I'm not weak. Or manipulative. Or whatever. I'm heartbroken — for now.
It's one thing to end things on mutual terms, but it's quite another to be dumped. This we all know.
We know it in the way we cry. We know it in the way we vent. And we know it in the way that we recover from the heartbreak of either scenario.
Me? Personally? Well, I'm more likely to sit around weepy-eyed and plotting after I've been dumped or ended a relationship after being dumped on.
Admittedly, a lot of the things I do during this time aren't healthy.
I tend to party and drink more to take my mind off things, stalk the hell out of his Facebook (along with his sister, mother, and BFF), and focus on making him see the error of his ways.
Yeah, nothing about that sounds particularly healthy, but rest assured, no matter how pathetic you may think I am right now — you've probably taken a page from my unhealthy, slightly crazy book once or twice — even if it was back when you were 14.
But, here's the thing — the last one — focusing on making him regret hurting me ... well ... that's my favorite part of it all.
Hell, my friend and I have joked about wishing we thought of the show because it's truly all of us.
Instead, she ended up creating an athleisure brand called "Thank My Ex" (after all they were the initial motivation), and I continue to passive-aggressively hit the gym looking for inner strength, peace, clarity, and more confidence than ever.
So no, this is not just an action reserved for petty 20-something women, believe me! The entire concept of revenge body resonates with women of all ages and even men, as we hit the gym in hopes of creating a body that makes our exes feel regret and — and our hotline bling with "I fucked up" texts.
I don't think it always (or even frequently) has anything to do with an insecurity that your ex may have disliked your body. I think it's just natural for us to want them to eat shit knowing that you're doing better than when they left you all fucked up and broken.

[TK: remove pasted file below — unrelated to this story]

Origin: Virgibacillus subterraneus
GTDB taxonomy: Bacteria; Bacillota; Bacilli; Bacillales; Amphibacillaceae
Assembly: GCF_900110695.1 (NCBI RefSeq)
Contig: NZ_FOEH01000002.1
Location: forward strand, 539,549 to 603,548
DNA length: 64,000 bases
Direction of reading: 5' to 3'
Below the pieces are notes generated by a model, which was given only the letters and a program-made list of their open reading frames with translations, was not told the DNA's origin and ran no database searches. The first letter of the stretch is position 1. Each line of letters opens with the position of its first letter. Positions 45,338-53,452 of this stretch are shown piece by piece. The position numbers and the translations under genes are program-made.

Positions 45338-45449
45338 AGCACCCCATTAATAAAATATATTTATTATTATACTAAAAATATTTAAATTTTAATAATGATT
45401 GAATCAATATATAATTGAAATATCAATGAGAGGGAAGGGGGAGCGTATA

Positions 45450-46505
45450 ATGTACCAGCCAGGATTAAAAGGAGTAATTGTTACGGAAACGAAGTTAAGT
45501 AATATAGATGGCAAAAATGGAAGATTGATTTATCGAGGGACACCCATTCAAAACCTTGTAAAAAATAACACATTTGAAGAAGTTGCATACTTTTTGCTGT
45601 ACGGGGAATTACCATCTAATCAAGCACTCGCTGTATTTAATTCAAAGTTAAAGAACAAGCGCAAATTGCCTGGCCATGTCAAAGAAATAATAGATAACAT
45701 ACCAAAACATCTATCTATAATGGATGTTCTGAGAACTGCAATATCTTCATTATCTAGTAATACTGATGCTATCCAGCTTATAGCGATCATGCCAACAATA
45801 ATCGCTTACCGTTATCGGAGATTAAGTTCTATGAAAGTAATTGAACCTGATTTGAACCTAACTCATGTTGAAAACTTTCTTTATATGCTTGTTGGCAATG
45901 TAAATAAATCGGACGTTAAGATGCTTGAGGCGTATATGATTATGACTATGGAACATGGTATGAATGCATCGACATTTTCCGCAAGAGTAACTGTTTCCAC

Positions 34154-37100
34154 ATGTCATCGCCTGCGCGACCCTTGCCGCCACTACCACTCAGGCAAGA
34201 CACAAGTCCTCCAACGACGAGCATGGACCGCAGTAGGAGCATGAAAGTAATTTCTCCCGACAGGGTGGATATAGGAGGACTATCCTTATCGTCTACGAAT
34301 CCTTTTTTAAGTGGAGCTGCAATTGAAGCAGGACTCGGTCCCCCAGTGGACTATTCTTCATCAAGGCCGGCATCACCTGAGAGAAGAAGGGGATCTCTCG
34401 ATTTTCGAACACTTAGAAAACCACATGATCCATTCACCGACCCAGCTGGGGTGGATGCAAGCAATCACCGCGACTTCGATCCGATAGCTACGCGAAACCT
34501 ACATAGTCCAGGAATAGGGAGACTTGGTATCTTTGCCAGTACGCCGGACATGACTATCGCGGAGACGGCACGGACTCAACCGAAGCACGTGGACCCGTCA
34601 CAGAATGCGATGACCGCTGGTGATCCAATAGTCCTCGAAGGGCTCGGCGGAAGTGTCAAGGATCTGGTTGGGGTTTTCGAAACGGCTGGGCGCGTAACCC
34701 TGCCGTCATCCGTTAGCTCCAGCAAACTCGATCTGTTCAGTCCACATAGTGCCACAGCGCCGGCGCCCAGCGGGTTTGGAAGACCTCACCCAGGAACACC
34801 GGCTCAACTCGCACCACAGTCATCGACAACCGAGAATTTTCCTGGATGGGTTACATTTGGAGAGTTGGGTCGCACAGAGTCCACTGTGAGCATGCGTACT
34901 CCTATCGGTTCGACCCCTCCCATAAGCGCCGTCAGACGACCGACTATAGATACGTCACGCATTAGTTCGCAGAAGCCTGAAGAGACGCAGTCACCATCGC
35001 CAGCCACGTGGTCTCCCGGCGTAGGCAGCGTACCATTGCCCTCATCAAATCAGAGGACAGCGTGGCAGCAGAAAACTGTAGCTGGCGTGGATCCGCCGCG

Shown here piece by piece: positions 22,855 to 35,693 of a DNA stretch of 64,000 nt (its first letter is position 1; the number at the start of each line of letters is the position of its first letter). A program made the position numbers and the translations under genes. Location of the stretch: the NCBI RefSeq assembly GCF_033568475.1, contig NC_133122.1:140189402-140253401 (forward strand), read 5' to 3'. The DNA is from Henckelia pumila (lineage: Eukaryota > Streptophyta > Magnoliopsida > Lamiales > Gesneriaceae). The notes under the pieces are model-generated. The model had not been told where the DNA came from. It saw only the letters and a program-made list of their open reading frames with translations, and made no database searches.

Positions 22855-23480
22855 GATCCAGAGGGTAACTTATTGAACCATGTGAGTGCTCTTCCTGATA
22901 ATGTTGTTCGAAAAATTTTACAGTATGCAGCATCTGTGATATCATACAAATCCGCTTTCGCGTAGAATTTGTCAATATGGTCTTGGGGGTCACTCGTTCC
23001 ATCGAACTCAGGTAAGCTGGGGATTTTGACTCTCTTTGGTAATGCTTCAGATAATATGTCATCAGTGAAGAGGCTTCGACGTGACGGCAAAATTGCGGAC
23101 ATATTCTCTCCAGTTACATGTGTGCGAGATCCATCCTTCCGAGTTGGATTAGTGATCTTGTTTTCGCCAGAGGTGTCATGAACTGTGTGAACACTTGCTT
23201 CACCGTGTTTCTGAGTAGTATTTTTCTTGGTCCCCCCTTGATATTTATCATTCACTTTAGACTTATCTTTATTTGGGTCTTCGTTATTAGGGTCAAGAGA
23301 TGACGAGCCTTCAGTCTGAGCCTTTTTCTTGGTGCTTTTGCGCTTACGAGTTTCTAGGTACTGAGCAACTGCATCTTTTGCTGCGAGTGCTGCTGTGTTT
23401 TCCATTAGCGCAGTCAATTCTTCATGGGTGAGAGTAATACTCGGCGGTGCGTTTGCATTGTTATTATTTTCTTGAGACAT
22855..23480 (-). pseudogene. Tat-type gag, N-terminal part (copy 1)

You want them to know you've overcome those last moments in your relationship where you showed your entire hand with hopes of working things out, even when they weren't willing to keep fighting.
That's the makings of a "revenge body." Those are the thoughts that go into it in the beginning.
But you find that as you transform you fall more in love with yourself and care even less than ever about the opinion of any one person.
You fall in love with your transformation because, during that time, the gym slowly but surely heals you in ways you didn't even realize you needed healing.
The premise of the "revenge body" is more about your own personal health (physical and mental) than anything else, despite super-feminists or people who generally take life too seriously sometimes who think it's a shallow, weak, or otherwise a less than positive motivation to achieving your personal body goals.
A Psychology Today expert noted that "the aftermath of a break up can be a devastating time, but it can also be a time for tremendous life-changing growth."
If you're ultimately creating a better, healthier you — you look better and feel better (gym = peace) — then who the hell cares why and how you got there?
Even when you start the journey thinking it's about your ex, it's really all about you.
At first, you do it seeking some sort of vindication until you just don't anymore need that anymore — and that's more than OK. It's human.
Nothing about this process means you didn't love yourself before.
It doesn't mean you're a manipulative b*tch who likes you use your body to get your way.